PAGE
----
Archive for causality

health non-sense [xkcd]

Posted in Books, Kids, pictures, Statistics with tags , , , , , on June 5, 2022 by xi'an

Bill’s 80th!!!

Posted in pictures, Statistics, Travel, University life with tags , , , , , , , , , , , , , , , , , , , , on April 17, 2022 by xi'an

“It was the best of times,
it was the worst of times”
[Dickens’ Tale of Two Cities (which plays a role in my friendship with Bill!)]

My flight to NYC last week was uneventful and rather fast and I worked rather well, even though the seat in front of me was inclined to the max for the entire flight! (Still got glimpses of Aline and of Deepwater Horizon from my neighbours.) Taking a very early flight from Paris was great making a full day once in NYC,  but “forcing” me to take a taxi, which almost ended up in disaster since the Über driver did not show up. At all. And never replied to my message. Fortunately trains were running, I was also running despite the broken rib, and I arrived at the airport some time before access was closed, grateful for the low activity that day. I also had another bit of a worrying moment at the US border control in JFK as I ended up in a back-office of the Border Police after the machine could not catch my fingerprints. And another stop at the luggage control as my lack of luggage sounded suspicious!The conference was delightful in celebrating Bill’s carreer and kindness (tinted with the most gentle irony!). Among stories told at the banquet, I was surprised to learn of Bill’s jazz career side, as I had never heard him play the piano or the clarinet! Even though we had chatted about music and literature on many occasions. Since our meeting in 1989… The (scientific side of the) conference included many talks around shrinkage, from loss estimation to predictive estimation, reminding me of the roaring 70’s and 80’s [James-Stein wise]. And demonstrating the impact of Bill’s wor throughout this era (incl. on my own PhD thesis). I started wondering at the (Bayesian) use of the loss estimate, though, as I set myself facing two point estimators attached with two estimators of their loss: it did not seem a particularly good idea to systematically pick the one with the smallest estimate (and Jim Berger confirmed this feeling on a later discussion). Among the talks on less familiar topics (of mine), I discovered work of Genevera Allen‘s on inferring massive network for neuron connections under sparse information. And of Emma Jingfei Zhang, equally centred on network inference, with applications to brain connectivity.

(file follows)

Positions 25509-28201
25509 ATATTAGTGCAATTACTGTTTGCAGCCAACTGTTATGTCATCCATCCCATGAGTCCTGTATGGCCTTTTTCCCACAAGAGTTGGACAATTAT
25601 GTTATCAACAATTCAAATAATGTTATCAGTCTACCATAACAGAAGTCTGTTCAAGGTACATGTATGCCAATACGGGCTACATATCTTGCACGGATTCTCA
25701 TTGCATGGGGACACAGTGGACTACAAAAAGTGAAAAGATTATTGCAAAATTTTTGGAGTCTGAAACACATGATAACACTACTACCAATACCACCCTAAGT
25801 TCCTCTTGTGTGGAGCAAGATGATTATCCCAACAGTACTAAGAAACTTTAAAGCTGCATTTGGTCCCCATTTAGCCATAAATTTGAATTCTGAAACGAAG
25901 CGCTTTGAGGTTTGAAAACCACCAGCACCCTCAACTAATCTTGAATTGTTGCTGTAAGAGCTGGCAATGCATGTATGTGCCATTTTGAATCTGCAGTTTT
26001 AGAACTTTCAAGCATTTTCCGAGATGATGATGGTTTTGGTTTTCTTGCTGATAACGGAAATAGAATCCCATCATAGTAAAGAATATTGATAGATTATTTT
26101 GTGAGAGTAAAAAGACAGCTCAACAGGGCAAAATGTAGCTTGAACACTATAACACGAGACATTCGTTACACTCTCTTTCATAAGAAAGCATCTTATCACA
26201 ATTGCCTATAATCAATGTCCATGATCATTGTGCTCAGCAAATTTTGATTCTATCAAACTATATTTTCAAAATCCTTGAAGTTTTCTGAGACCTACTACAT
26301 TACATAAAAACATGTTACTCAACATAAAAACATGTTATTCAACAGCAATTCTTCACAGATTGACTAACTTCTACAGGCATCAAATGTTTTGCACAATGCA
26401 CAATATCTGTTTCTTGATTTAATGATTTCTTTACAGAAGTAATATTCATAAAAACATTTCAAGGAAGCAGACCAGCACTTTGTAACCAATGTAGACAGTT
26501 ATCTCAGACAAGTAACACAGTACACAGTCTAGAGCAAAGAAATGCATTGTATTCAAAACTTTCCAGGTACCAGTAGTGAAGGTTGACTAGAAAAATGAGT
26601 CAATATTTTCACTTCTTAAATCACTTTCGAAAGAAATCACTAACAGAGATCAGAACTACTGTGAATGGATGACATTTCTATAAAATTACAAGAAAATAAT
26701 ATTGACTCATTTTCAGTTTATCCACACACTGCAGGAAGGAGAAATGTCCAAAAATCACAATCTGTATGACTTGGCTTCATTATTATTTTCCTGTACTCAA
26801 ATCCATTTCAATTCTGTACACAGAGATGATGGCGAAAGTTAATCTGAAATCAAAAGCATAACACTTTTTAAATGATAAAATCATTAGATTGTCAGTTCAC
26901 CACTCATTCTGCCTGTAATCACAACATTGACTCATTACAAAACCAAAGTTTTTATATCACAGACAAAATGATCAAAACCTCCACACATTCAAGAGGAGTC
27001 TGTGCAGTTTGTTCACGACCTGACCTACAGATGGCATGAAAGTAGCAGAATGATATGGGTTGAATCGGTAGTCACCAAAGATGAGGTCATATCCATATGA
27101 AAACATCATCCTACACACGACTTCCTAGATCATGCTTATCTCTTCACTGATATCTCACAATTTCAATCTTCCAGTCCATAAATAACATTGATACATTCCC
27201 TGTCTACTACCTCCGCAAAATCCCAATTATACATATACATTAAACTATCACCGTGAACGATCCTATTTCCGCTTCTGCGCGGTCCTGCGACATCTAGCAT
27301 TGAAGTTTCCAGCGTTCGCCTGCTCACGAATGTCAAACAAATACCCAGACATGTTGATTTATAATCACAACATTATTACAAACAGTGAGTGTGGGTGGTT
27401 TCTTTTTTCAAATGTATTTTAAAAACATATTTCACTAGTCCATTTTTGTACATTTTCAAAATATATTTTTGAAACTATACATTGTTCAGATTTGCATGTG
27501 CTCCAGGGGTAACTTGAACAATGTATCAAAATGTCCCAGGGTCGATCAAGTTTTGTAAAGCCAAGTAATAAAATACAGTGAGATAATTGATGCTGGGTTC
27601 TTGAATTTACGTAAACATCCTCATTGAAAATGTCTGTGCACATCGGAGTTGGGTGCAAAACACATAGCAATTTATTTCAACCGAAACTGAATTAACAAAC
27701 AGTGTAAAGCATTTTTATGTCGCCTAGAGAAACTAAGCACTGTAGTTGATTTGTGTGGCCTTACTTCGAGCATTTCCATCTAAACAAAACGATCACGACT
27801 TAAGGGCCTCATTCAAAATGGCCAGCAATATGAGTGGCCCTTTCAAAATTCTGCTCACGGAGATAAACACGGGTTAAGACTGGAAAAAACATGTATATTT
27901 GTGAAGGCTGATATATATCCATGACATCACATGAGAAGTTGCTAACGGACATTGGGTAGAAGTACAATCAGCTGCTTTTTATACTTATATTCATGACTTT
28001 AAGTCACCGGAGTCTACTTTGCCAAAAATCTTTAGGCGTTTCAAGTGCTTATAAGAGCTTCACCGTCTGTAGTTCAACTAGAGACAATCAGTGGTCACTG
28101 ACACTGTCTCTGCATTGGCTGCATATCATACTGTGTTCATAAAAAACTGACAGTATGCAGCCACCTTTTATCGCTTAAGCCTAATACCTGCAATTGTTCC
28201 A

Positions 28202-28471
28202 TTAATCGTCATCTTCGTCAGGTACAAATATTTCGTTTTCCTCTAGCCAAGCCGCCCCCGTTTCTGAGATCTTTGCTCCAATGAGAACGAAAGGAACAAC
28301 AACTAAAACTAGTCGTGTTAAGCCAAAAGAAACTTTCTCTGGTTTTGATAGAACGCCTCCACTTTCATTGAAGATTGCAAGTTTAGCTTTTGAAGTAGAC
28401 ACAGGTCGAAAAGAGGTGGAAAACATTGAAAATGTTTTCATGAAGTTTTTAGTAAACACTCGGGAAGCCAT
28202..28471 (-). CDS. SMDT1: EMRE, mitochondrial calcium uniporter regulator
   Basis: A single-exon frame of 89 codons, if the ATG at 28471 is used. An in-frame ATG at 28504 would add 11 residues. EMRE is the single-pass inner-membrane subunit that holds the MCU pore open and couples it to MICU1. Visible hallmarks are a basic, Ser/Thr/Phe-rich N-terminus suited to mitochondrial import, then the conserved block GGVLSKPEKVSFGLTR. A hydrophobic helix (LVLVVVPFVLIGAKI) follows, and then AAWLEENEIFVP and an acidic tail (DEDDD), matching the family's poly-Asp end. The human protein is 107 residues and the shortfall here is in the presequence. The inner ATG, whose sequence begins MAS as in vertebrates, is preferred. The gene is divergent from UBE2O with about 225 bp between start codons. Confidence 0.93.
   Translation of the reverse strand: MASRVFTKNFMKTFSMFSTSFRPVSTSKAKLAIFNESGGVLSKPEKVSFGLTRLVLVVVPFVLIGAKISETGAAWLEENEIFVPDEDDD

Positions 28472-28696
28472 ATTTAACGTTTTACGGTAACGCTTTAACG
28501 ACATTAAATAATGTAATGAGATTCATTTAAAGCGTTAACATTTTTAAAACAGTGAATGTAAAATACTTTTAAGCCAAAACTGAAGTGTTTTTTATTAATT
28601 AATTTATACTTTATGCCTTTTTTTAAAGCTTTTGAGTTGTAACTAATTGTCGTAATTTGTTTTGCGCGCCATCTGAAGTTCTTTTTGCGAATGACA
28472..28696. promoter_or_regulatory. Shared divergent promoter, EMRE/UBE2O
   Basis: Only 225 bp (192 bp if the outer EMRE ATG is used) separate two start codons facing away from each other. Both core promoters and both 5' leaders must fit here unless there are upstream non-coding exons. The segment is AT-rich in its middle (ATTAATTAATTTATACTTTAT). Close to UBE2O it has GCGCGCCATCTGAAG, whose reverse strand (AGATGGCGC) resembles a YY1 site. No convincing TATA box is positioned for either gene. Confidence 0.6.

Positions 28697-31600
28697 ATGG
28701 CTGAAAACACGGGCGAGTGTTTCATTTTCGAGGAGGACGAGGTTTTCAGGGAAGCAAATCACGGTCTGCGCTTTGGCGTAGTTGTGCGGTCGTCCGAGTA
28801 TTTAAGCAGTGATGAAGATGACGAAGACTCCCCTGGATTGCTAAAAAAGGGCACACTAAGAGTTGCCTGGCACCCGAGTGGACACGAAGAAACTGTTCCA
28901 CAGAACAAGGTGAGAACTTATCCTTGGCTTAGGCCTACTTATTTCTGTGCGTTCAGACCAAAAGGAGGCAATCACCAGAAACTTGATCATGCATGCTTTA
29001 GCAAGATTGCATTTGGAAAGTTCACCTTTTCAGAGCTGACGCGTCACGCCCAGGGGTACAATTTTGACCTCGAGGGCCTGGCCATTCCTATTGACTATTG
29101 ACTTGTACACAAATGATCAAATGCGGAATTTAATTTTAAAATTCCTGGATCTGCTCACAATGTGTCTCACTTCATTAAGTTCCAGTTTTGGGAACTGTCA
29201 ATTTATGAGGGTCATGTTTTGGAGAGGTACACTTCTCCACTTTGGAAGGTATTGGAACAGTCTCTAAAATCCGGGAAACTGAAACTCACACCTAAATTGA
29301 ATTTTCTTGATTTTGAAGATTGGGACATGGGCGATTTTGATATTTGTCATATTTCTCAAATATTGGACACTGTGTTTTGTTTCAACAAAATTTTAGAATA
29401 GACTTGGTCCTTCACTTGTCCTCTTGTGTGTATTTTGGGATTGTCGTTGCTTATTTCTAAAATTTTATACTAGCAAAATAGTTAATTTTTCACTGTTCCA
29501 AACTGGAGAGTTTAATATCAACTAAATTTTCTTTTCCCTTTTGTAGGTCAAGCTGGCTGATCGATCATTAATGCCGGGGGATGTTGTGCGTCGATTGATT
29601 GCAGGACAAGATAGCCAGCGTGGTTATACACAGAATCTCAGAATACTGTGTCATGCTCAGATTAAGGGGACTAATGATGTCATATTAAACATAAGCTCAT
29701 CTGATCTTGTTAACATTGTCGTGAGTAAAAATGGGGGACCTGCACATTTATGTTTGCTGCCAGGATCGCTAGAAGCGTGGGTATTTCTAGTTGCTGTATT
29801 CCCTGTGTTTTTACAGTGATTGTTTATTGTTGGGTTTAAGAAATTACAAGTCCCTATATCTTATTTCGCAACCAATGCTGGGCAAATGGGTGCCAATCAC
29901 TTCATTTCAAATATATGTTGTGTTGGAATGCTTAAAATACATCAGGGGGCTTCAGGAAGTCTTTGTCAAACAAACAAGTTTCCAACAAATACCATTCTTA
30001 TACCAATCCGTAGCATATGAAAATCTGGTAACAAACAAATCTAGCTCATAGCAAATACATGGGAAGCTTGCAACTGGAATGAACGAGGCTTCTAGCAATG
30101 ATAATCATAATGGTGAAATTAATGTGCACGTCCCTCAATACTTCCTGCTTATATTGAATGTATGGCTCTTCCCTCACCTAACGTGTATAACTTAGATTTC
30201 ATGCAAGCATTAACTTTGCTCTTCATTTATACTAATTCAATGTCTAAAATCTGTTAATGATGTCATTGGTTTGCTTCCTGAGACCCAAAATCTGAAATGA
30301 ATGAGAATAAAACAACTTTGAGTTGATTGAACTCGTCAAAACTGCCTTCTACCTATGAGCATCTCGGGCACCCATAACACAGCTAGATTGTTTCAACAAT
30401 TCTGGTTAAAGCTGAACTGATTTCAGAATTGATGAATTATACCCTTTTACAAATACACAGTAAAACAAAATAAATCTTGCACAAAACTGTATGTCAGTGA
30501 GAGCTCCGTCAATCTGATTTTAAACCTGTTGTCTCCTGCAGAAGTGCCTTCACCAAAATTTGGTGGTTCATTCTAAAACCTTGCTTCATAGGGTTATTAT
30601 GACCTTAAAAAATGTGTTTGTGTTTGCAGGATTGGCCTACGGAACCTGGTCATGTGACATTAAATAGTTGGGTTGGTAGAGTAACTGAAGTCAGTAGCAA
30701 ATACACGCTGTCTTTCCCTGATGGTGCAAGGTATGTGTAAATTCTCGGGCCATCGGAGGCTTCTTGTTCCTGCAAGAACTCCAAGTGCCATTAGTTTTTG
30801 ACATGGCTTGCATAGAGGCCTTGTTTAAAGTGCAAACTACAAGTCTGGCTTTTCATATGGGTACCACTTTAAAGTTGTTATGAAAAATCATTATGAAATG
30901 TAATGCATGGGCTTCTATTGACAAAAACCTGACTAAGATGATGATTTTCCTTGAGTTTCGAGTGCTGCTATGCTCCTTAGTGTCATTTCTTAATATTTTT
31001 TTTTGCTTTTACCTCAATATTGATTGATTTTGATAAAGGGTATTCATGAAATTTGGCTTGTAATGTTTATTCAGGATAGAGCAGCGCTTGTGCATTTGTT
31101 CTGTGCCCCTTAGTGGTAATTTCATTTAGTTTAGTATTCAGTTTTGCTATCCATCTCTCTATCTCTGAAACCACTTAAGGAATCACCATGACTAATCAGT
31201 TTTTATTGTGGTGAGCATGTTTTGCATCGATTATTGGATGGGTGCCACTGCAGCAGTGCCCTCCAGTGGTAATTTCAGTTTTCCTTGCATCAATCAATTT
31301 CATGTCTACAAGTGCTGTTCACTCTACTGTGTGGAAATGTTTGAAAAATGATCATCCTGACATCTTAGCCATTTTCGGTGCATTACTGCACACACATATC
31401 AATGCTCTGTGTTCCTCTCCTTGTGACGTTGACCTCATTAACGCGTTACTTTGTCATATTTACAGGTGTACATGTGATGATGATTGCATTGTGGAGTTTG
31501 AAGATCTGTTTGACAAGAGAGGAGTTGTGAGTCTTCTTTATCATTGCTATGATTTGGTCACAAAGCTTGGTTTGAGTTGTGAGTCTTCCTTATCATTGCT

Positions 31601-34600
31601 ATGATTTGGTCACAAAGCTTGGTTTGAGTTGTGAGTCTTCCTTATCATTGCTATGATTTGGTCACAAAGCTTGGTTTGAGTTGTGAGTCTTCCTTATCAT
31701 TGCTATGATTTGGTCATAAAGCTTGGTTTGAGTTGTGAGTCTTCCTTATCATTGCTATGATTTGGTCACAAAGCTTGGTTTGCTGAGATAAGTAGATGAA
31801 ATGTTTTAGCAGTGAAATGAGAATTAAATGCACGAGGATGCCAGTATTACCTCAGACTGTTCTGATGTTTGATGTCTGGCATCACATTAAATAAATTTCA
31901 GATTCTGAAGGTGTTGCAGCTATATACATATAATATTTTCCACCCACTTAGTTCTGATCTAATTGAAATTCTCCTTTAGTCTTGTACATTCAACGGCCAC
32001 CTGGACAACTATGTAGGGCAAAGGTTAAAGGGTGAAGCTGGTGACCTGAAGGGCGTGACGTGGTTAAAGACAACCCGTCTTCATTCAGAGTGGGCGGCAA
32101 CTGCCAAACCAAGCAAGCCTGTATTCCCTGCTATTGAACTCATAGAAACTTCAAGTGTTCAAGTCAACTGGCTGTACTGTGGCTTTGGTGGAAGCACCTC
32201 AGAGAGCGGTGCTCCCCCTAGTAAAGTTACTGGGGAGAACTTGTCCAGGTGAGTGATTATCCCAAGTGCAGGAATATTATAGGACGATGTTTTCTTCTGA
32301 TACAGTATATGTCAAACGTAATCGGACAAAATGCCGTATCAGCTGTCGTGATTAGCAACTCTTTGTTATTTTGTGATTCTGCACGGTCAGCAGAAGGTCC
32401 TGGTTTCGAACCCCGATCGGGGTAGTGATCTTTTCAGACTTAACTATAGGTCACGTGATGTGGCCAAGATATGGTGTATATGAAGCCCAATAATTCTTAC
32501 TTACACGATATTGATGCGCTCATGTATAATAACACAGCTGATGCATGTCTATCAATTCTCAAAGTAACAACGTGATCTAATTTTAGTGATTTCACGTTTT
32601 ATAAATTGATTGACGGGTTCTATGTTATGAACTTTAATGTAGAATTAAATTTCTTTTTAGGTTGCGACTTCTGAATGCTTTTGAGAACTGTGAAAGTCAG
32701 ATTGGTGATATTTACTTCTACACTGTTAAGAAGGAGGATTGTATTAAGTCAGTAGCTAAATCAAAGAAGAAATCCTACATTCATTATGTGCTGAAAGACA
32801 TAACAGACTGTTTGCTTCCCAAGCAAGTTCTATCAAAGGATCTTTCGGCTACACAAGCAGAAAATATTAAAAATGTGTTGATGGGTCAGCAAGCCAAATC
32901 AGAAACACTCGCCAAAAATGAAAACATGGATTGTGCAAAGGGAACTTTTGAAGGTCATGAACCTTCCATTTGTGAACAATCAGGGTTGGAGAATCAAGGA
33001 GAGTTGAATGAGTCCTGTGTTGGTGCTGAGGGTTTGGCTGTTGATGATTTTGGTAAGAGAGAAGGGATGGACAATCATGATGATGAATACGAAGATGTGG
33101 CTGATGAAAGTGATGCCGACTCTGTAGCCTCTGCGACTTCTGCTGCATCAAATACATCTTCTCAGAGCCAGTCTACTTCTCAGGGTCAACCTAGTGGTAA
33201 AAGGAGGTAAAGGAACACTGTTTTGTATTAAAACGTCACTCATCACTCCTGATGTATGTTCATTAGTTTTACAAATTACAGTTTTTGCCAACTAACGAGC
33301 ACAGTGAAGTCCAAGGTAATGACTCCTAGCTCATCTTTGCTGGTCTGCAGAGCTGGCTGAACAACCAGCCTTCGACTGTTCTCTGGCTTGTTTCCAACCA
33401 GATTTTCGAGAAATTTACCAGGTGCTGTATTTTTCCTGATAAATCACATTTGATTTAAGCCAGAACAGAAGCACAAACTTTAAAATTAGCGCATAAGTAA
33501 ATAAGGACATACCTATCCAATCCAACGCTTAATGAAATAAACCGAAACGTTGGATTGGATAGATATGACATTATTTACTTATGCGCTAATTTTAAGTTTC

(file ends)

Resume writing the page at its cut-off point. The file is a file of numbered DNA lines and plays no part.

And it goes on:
In a somewhat remote connection with Bill’s work (and our joint and hilarious assessment of Pitman closeness), I presented part of our joint and current work with Adrien Hairault and Judith Rousseau on inferring the number of components in a mixture by Bayes factors when the alternative is an infinite mixture (i.e., a Dirichlet process mixture). Of which Ruobin Gong gave a terrific discussion. (With a connection to her current work on Sense and Sensitivity.)

I was most sorry to miss Larry Wasserman’s and Rob Strawderman’s talk to rush back to the airport, the more because I am sure Larry’s talk would have brought a new light on causality (possibly equating it with tequila and mixtures!). The flight back was uneventfull, the plane rather empty and I slept most of the time. Overall,  it was most wonderful to re-connect with so many friends. Most of whom I had not seen for ages, even before the pandemic. And to meet new friends. (Nothing original in the reported feeling, just telling that the break in conferences and workshops was primarily a hatchet job on social relations and friendships.)

RSS 2022 Honours

Posted in pictures, Statistics, University life with tags , , , , , , , , , , , , , , on March 21, 2022 by xi'an

21w5107 [½day 4]

Posted in Statistics with tags , , , , , , , , , , , , , , on December 3, 2021 by xi'an